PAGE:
So the other aspect to the economic dimension, and what I’m sharing here is not, you know, anything new, but what are what are the tools that are being used out there to, to evaluate the previous slide that I just showed you in terms of understanding our profitability and understanding our product strategy and how it aligns with our value system? And, and, you know, profit and growth and those things? These are some of the tools that were used and allowed to literature to explore those areas. So overall portfolio management strategy, how do we approach from a portfolio management perspective, our strategy and our positioning of our products in the market? Our partners, our cost structures, our value, you know, how do you how do we analyze? And, you know, how do we analyze and reconcile what value means to us? What are our functions as a company and how we go through the economic justification of certain products versus others? Applying Systems Thinking Systems Thinking is to look at the big picture, essentially, holistic view of the organization, and how we go about straight, you know, what is our strategy? You know, our concept to cash is another way of putting it from a Toyota manufacturing or Toyota Production System, way of thinking that we have concepts, we have ideas and new product design, and what does that mean, you know, big picture full circle, in terms of how we maintain our economic model, and, you know, and analyzing it as a system, stakeholder analysis, stakeholder analysis could be within the company and without the company, outside of the company, especially when we’re talking about being a sustainable company, to the public, you know, we have stakeholders, we have the, you know, the larger, you know, human population at large, for example, when we’re taking a, a step towards reducing our carbon footprint, for example, as a company, you know, the value system that we may hold up the companies that we’re making a better place for everyone in society. And so stakeholder analysis going going into the community, and doing surveys and understanding big picture, even outside of our company, you know, what does it mean for our company XYZ to be sustained, you know, be a sustainable company, in this space. All right, having early stage Product Development Strategies aligned with sustainability goals. So that was something we’re going to talk a little bit, talk a little bit about later on, in the technical space as well, but how we technically organized our product development initiatives to have embedded within them sustainability goals, right from the get go. Right. And so that is a key aspect that’s been explored. And now, a lot of the scholarly literature that’s out there have talked about that, that sustainability goals need to be embedded from the beginning. Also to is kind of a take on that product strategy is in alignment with the company’s goals and strategy as a whole. So the goals of the company, if it’s not aligned, and the value system is not allowed to be being a sustainable representative to the world of you know, the product that they’re building, then you know, that might, again, those values don’t get, you know, don’t get manifested into goals. And of course, in the product, the product strategy does not really take on those goals of having it being a sustainable company as well. So, overall, good product, you know, the company goals and value system need to be aligned with the product strategy, and there’s some clear traceability on how that would happen. And that’s kind of another way of analyzing the economic dimension of a company. And then risk management feasibility analysis, just from a standpoint of an organization’s ability to understand risk of trying to go the route of sustainability, that it may be risky to the point I just made earlier that you know, you don’t want you know, trying to be a sustainable, you know, a sustainable company, to society, drive you out of business, right, if that’s not your core business model, and those are the products that you’re aligned around, you know, you have to understand the feasibility and the risk of actually going the route of building sustainable products and so understanding risk and feasibility It is a key aspect right up front. And then last but not least, an organization’s ability to have innovation be a core part of its capability. So an innovative company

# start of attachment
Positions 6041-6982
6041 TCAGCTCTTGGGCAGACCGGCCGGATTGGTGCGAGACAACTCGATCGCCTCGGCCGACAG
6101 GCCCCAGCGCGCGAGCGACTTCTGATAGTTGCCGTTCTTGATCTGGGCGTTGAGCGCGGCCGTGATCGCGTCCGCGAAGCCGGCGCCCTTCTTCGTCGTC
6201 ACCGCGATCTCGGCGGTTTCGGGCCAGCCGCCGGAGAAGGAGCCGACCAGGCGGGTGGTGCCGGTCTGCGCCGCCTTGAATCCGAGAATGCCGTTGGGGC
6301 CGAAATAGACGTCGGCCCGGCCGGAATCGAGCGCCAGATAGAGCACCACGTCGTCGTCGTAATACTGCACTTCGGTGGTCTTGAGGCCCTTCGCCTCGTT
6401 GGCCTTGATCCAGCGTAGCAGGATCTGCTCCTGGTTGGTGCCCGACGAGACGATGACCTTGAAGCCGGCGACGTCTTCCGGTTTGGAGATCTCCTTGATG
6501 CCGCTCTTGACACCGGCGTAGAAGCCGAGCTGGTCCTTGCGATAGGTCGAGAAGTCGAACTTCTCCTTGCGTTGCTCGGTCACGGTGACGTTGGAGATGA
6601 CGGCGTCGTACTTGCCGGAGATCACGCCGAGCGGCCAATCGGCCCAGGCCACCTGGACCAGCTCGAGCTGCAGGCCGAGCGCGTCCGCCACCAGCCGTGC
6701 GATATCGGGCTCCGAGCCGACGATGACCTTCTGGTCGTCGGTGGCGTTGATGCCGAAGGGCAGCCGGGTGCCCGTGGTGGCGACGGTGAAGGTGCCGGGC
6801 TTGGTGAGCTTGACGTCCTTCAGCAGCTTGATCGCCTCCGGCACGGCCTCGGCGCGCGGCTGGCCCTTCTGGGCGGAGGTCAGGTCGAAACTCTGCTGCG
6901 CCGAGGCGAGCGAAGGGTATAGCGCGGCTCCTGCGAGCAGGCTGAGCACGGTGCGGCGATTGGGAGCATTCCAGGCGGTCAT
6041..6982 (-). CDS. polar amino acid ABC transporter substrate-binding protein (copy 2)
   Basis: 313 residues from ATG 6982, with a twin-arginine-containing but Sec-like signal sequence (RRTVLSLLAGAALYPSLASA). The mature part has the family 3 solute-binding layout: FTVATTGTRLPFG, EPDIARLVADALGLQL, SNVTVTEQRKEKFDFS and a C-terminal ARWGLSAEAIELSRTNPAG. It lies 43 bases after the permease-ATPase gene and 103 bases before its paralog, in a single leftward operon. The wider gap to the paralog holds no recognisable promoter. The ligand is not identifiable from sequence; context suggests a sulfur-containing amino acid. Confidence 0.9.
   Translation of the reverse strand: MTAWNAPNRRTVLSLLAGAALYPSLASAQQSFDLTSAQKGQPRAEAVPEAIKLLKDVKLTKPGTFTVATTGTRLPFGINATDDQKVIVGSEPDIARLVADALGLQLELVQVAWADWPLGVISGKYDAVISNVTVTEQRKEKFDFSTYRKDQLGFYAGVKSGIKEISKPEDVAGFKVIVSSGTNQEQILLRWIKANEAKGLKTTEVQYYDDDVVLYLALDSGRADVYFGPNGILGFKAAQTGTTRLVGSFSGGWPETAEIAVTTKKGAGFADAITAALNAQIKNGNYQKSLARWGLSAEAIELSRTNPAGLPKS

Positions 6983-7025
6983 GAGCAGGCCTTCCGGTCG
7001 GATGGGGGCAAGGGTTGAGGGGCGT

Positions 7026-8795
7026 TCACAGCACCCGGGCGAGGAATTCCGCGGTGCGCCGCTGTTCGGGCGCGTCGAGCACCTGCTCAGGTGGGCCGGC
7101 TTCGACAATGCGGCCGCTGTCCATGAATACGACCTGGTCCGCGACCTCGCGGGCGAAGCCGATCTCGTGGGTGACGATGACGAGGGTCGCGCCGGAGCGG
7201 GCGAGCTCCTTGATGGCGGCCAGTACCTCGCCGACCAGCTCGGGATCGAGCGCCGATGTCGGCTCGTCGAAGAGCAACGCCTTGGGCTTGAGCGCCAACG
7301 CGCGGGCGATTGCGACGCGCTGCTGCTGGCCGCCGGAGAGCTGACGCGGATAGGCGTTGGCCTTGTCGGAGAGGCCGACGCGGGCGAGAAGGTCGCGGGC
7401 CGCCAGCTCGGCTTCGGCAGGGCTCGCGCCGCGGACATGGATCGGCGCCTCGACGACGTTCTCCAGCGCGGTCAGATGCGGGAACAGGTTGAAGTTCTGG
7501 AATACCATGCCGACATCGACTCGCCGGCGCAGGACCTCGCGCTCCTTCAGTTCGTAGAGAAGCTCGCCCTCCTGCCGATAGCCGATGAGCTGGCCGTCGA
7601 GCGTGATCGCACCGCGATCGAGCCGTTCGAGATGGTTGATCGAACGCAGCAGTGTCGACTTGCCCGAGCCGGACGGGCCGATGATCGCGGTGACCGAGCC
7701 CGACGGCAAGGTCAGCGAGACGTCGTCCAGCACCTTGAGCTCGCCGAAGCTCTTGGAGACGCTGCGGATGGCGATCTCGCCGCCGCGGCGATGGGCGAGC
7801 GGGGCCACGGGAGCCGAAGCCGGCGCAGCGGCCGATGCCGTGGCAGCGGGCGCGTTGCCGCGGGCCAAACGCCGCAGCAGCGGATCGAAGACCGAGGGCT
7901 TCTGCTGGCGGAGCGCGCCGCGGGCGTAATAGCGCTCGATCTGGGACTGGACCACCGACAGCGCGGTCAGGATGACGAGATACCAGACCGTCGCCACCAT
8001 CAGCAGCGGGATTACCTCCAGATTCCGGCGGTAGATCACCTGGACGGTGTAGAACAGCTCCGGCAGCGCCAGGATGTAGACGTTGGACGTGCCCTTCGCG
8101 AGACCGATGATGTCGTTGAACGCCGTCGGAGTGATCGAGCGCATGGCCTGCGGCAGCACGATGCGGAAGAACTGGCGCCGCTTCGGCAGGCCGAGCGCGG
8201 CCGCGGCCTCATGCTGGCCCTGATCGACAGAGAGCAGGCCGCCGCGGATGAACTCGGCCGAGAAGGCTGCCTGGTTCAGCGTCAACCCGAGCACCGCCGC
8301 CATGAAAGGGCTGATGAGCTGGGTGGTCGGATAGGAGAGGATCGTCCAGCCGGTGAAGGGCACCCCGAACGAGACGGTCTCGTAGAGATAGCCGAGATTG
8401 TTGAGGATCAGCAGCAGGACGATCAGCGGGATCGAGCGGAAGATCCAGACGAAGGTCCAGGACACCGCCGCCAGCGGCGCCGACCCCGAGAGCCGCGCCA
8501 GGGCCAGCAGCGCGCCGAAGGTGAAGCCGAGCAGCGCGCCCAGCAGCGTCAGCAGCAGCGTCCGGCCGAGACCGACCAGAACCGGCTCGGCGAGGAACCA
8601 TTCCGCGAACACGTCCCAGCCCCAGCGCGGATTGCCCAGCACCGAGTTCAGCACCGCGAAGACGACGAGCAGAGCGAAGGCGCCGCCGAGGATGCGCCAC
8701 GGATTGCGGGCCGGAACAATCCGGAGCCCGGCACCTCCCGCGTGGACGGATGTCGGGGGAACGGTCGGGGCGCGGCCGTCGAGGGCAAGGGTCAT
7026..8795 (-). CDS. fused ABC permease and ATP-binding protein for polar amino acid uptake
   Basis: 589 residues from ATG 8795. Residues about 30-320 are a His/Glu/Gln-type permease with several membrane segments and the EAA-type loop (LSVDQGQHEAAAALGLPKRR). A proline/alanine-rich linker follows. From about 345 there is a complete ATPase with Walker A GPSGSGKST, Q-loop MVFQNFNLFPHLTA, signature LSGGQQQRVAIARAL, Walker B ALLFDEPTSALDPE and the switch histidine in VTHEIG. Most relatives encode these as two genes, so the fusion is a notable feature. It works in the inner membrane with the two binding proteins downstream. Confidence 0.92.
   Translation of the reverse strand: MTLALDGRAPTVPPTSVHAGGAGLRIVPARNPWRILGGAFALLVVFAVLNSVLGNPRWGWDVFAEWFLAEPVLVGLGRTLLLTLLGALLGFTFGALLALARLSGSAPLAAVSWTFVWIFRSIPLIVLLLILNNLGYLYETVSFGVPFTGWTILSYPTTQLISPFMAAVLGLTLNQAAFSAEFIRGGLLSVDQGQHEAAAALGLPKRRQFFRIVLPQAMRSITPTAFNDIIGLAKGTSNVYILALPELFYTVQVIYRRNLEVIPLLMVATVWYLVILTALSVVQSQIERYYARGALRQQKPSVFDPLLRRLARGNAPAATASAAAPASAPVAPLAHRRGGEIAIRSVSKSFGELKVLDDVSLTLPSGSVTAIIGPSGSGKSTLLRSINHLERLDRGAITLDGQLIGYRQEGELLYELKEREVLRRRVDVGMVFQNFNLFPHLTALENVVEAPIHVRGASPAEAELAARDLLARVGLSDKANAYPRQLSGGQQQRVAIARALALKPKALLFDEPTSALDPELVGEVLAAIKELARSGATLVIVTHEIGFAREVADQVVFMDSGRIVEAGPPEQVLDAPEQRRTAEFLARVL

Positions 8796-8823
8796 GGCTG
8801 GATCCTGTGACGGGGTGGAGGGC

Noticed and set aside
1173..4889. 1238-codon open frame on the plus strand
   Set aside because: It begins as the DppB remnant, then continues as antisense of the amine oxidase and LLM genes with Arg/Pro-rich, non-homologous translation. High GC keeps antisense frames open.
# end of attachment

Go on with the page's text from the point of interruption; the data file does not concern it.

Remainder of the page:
typically will have the constructs and those processes in that culture that’s geared in the organization towards coming up with new ideas on how to take advantage and be it be a company that positions itself as a sustainable company, a sustainable product development company. And so that is another key aspect that we’re going to look at and are going to be talking about in our research about how innovation plays a part in that. All right, so I’m going to turn it over to Shaquille to share a little bit about the individual dimension of product development, sustainability.